Recommends it for: All people who feel like they don't belong and that they're not special
I loved this book a lot. Zoe was a character that I could easily grow to love because she is both believable and ease to connect to. Zoe also had troubles that are common today, growing apart with friends. Almost everyone experiences it, some more often than others. But Zoe also learns a lot about herself in this book.

My friend Lizzy is actually Barbara Dee's daughter and so after I read this we talked on and on about it. We both compared our separate color number systems and laughed when other
Julia Gay
Aug 27, 2012 Julia Gay rated it did not like it  ·  review of another edition
Pages 1, 27, 112, 120 and 156 contain a character's exclamation of either, "Oh, God" or ohmygod or "God". In the USA there are over 247 million Christians, over 6 million Jews and over 2.6 million Muslims. Christians and Jews are admonished in Exodus 20:7 to "not take the Lord's name in vain", in fact, Exodus 20:7 also states the Lord will not leave unpunished the man who misuses His name. Muslims, likewise, honor the name of God. The author's decision to take the Lord's name in vain will influe ...more
Feb 19, 2015 Jnase1 rated it really liked it  ·  review of another edition
I started this book thinking it would be a realistic fiction/chick lit type book for middle schoolers. I guess if I had read the summary on the back, I would have known. Even though it didn't start off as I expected, I still ended up enjoying the book, although the ending wasn't what it could have been. It just kind of ended. I think Dee could have elaborated a bit more on the whole cracking the Mayan code thing, but I guess it leaves it open for another book. It would be fun to have Lucas come ...more
Think it might be a little mature for 4th graders (maybe end of the year) just in terms of relating to the main character, but I would love this for 5th graders (as it's about 6th). It handles social issues and popularity in a realistic, not over-the-top stereotypical way I thought was nicely done, as well as self-identification and confidence. Plus the use of ciphers and codes would definitely lure some kids (me) in; I know one of my kids last year started using one of them occasionally for fun ...more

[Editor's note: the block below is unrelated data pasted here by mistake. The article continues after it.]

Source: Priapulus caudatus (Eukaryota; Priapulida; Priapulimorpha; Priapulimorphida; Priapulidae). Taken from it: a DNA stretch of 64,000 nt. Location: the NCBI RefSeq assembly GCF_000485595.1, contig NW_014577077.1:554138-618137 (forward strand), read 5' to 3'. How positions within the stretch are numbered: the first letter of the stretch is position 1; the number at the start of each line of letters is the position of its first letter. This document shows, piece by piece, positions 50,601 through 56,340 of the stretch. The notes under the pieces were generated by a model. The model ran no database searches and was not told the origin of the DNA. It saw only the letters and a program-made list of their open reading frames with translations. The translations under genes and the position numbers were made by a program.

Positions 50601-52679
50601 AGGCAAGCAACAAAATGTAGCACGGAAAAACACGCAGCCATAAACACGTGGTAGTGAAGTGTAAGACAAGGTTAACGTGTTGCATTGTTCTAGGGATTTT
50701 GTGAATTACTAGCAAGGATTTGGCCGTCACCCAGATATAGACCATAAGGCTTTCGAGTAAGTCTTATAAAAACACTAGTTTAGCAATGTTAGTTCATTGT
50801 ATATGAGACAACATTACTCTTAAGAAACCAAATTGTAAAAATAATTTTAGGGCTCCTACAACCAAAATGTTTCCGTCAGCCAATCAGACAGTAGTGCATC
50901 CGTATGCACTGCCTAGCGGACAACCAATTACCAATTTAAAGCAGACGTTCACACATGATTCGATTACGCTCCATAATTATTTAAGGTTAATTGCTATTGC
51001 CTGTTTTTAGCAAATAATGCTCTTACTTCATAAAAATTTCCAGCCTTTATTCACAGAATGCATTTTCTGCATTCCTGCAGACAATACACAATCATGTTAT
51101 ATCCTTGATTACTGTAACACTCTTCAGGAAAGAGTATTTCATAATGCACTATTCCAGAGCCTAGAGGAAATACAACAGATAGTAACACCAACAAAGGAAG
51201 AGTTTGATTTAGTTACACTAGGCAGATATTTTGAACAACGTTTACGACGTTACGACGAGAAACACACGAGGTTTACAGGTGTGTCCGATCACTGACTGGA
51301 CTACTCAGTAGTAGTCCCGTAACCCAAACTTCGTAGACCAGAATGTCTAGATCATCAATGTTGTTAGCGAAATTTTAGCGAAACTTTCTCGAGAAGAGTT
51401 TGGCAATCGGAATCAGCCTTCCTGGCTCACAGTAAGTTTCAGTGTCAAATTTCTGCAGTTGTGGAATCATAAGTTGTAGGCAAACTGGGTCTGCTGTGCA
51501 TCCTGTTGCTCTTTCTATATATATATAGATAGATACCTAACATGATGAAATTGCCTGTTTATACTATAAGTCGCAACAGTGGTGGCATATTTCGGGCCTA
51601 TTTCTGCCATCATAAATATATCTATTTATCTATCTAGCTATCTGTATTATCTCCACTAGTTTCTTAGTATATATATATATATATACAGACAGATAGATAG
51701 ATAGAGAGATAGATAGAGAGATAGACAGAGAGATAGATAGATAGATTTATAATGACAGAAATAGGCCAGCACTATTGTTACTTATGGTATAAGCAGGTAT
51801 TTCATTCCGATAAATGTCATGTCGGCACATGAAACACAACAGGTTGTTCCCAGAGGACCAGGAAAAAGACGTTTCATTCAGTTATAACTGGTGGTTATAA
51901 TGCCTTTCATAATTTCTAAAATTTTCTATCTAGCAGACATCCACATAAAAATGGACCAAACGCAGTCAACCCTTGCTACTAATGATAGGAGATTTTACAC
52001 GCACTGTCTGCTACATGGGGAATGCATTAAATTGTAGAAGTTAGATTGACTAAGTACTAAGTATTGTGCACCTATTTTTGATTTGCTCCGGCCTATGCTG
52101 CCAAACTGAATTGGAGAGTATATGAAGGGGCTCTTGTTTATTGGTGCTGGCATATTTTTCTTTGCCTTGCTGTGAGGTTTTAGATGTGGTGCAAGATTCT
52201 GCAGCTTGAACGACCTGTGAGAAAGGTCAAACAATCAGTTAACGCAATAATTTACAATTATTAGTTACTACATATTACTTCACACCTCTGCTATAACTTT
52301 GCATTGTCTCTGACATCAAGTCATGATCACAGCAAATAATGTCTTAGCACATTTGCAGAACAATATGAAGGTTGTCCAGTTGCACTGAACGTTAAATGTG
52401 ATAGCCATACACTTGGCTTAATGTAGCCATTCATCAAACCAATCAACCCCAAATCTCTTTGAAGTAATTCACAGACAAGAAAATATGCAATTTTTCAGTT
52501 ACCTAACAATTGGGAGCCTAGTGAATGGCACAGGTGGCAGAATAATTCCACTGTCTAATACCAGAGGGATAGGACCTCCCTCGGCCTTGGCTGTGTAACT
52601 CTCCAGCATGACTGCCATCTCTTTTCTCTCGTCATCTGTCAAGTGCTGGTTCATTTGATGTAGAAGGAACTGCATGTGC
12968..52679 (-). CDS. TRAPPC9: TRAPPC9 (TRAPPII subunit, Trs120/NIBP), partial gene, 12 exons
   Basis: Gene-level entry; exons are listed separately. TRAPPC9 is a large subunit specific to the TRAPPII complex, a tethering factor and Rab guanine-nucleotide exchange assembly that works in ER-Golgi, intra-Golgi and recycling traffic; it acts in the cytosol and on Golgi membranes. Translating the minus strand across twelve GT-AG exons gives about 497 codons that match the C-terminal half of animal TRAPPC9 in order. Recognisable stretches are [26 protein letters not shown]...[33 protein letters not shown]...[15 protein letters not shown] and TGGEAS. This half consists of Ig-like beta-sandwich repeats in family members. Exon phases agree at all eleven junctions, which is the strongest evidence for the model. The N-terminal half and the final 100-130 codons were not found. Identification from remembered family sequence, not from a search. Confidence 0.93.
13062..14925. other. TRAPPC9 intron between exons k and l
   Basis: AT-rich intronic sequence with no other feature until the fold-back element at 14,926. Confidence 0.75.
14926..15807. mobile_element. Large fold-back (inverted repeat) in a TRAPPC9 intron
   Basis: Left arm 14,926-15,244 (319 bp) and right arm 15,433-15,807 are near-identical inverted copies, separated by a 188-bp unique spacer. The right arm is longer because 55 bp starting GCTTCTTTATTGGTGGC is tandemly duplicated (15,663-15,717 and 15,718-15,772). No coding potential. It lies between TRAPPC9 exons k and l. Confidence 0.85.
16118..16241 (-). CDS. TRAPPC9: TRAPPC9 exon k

Aug 02, 2011 Allison rated it really liked it  ·  review of another edition
Shelves: real-life-reads
Solving Zoe is an amazing book and I loved how Zoe is like a pride kid, eccentric, quirky (don't know if they mean the same thing) and sees things in a different way. She has a different sort of talents and interests all together than her "perfect" family and doesn't fit in at her arts school, often bringing shame to her family but through mysterious guys, teachers, and babysitters, Zoe can help unwravel codes from the beginning of time using her unique colour theory.
Addison Children
Feb 10, 2014 Addison Children rated it it was ok
Shelves: chapter-books
Zoe, a sixth grader, is suddenly feeling a bit lost at the excusive private school she has attended her whole life. Her best friend, Dara, is in the school play and making friends with the popular crowd, while Zoe feels left behind. Zoe meets up with a strange new boy and discovers she has a natural talent for cryptography. It seems this school is glad to encourage any talent and they all live happily ever after. The ending is nearly that abrupt.
I enjoyed the codes and ciphers and thought that the main character was well-drawn. However, I had one issue with the book that I feel the need to point out: Zoe has an after school job tending lizards for an owner who, supposedly, knows what a lizard is. The book mentions salamanders and newts, which are amphibians, not reptiles and certainly not lizards.

This may sound picky, but it's the type of error that bothers me--and one that kids are likely to notice.
Sandra Stiles